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Friendship over Friendshoring? Practical Opportunities for U.S.-China Coordination on Global Energy Transition

A worker cleans the solar panels at the 15MW Sheikh Zayed Solar Power Plant in Nouakchott, on March 21, 2023. MARCO LONGARI / AFP

By Cecilia Springer

U.S.-China competition could be bad news for the climate. 

The geoeconomic fragmentation that is driven by U.S.-China decoupling will raise costs and potentially slow the global energy transition. At the same time, countries in the Global South face a financing gap for low-carbon infrastructure and renewable energy that can meet both climate and development goals. 

Given the current state of U.S.-China relations, what are effective ways the U.S. and China can engage and unlock much-needed support for renewable energy (RE) in the Global South? 

new paper by the Boston University Global Development Policy Center argues that U.S.-China coordination and cooperation could increase resources available for RE development in the Global South. In fact, the greatest gains for the climate can be had from the initiatives that require close cooperation and engagement between the two countries, which are the world’s two largest economies and two largest annual carbon dioxide emitters. 

The premise of U.S.-China engagement is also underscored by the fact that American and Chinese development finance institutions (DFIs) have many complementary strengths. While the U.S.-led Partnership for Global Infrastructure and Investment may position itself as a counter to China’s Belt and Road Initiative, in fact, we argue that U.S. and Chinese DFIs have complementary advantages that can benefit developing countries most when they are coordinated and working in parallel. For example, U.S. DFIs tend to specialize in grant-based development assistance, including technical assistance, feasibility studies and training or capacity building work, while Chinese DFIs provide a wider range of lending instruments. 

Based on these complementarities, we identify concrete opportunities for U.S.-China coordination on overseas RE financing across three channels: multilateral, bilateral and triangular. For multilateral engagement, options for coordination include working within the multilateral development banks (MDBs) where the U.S. and China are both shareholders; intergovernmental forums like the Group of 20 (G20) and multilateral environmental agreements like the Paris Agreement and the United Nations Framework Convention on Climate Change (UNFCCC). These existing platforms and mechanisms are a public and relatively neutral space for indirect U.S.-China engagement, and facilitated bilateral cooperation as recently as 2021.

For bilateral engagement, there is potential for expanded U.S.-China coordination on parallel investment principles and standards, trade policy, capacity building and direct financing instruments – options that vary widely in terms of current political feasibility. For example, direct bilateral financing that capitalizes on the mentioned complementarities in Chinese and U.S. DFIs could have large benefits, but would require direct cooperation in a way that is increasingly constrained by broader bilateral tensions.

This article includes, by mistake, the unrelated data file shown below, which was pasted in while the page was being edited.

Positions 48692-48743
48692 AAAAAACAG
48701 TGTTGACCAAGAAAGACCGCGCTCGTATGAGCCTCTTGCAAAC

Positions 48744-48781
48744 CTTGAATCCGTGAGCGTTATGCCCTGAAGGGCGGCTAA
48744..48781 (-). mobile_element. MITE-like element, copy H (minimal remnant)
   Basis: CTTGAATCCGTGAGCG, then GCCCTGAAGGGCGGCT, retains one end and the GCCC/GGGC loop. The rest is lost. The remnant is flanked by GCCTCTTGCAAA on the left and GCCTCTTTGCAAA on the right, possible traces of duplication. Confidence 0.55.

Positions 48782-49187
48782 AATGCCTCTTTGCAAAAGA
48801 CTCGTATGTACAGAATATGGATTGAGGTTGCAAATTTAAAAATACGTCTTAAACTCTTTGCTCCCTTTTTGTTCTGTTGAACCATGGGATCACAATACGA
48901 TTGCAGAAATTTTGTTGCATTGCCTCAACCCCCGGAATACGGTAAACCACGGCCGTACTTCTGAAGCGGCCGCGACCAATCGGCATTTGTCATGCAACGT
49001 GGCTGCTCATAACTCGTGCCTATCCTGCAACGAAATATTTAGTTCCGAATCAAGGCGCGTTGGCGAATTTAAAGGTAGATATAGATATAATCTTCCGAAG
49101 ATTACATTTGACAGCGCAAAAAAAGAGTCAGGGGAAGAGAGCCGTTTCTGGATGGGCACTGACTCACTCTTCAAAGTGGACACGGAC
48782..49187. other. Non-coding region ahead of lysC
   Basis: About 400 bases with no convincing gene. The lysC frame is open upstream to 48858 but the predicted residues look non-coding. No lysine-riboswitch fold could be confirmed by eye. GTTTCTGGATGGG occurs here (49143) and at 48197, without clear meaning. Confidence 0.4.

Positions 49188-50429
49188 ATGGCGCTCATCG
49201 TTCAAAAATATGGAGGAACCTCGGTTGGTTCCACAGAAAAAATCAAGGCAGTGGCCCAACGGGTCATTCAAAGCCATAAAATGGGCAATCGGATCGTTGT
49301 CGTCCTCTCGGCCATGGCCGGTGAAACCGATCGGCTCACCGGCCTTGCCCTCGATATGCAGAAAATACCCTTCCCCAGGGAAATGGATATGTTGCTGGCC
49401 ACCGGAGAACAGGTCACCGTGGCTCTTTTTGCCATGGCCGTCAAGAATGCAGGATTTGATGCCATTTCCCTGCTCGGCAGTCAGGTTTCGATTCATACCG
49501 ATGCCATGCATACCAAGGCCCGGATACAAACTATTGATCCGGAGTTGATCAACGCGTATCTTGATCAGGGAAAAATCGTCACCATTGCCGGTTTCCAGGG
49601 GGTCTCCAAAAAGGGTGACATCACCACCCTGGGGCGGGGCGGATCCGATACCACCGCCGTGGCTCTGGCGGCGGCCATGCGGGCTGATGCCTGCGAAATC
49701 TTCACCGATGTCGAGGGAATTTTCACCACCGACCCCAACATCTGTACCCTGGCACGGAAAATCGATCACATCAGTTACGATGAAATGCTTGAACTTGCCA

Finally, opportunities for triangular engagement include joint financing commitments for RE development overseas, trilaterally coordinated project finance and the cofinancing of project funds. Triangular engagement can leverage more resources than bilateral engagement, enhance local capacity when bringing in a local partner and potentially diffuse bilateral tensions without requiring significant multilateral coordination.

Assessing these channels and options comprehensively, it is important to consider the political viability and level of direct coordination needed for the different options, as well as their potential impact on unlocking resources for overseas RE development. For example, the set of initiatives focused on investment standards and principles rank among the most viable in terms of requiring relatively minimal bilateral coordination. However, such initiatives would likely have less impact if implemented in the absence of a broader set of initiatives focused on finance.

Even amid a challenging political environment, leaders and officials in both countries should see a common interest and benefit to expanding cooperation and coordination on deploying RE projects and working in tandem with the Global South. With the clock ticking on time to limit the worst effects of climate change, and an immediate need for RE infrastructure for development, greater U.S.-China engagement is needed to expand the reach and impact of each country’s individual, and so far, insufficient finance efforts.


Cecilia Springer is the Assistant Director of the Global China Initiative at the Boston University Global Development Policy and an expert in China’s overseas energy and development finance. Follow her on Twitter: @Han_Cecilia

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